Introduction to Heavy Metal Toxicity in Mammals
Throughout biologic evolution, living forms have incorporated into biochemical constituents those available metals that had physical and chemical properties suitable for carrying out the functions of life. The progress of evolution is a response to the ever-changing environment. Animal requirements for certain metals are a direct outgrowth of this association. Our knowledge of trace-metal requirements for mammalian growth, development, general health, and reproduction is growing rapidly as intense research progresses (Hopps, 1972). Certain metals that previously were considered to be toxicants are now considered essential nutrients. At the same time, increased concern and effort are extended to problems of metal toxicity and safety in man and other mammals. The actual and potential problems of metal toxicity are often examined with too-limited knowledge by environmentalists and by those in the news media who suggest when and where technology must stop in order to preserve the immediate environment of endangered species. Experiments readily show that any compound is harmful if given in excess! Science and technology allow man considerable control of his immediate environment, but the earth-inhabitant continuum cannot be denied. The secret of survival, therefore, is not to absolutely prohibit the use of any chemical, but to utilize each chemical rationally.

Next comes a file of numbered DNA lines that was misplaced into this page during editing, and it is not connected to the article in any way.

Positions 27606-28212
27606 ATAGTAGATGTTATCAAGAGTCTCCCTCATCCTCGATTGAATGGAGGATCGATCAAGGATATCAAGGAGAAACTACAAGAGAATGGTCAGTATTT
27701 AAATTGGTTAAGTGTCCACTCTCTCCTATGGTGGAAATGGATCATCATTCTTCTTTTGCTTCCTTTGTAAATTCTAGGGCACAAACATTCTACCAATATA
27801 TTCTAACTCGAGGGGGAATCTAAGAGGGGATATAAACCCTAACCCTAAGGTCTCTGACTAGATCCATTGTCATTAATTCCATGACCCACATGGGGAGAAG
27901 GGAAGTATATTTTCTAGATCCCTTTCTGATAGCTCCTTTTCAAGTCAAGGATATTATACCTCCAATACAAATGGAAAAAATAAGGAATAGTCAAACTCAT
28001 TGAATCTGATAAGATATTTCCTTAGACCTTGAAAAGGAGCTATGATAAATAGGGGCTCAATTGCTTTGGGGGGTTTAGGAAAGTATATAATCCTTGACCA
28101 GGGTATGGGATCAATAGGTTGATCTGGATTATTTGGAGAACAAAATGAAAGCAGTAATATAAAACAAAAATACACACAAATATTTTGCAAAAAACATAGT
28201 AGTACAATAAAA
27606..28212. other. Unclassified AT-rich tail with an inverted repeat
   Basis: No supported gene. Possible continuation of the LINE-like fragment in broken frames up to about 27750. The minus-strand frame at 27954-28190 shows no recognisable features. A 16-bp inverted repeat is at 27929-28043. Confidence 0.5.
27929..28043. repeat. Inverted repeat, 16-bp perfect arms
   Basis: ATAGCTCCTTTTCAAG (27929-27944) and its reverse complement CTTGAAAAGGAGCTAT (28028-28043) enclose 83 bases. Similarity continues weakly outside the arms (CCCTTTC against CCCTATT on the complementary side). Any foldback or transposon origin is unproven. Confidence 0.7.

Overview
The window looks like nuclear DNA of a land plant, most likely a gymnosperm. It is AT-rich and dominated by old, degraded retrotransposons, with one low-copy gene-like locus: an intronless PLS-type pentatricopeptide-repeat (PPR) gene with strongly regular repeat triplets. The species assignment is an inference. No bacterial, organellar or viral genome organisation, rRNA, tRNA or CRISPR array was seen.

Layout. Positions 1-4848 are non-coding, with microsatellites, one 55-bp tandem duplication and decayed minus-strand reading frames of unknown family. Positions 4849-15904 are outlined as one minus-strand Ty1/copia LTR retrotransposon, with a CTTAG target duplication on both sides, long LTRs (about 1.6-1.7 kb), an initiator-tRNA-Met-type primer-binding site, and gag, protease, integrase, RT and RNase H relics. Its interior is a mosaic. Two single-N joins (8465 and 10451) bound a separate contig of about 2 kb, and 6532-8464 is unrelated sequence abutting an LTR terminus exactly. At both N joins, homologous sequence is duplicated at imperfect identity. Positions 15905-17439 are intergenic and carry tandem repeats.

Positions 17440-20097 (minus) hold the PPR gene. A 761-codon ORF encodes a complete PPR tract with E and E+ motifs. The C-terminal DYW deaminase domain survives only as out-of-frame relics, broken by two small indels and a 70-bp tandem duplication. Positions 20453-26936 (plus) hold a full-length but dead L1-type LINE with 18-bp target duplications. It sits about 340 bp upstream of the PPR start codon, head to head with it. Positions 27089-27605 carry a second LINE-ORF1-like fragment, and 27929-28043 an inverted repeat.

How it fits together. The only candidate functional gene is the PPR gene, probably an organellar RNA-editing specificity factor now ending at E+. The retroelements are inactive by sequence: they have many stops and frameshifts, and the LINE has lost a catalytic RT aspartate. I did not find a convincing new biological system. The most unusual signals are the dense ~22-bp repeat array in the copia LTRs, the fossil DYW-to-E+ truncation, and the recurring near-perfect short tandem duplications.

KeywordsEssential Nutrient Heavy Metal Toxicity Essential Metal Minimum Lethal Dose Potassium Antimony Tartrate
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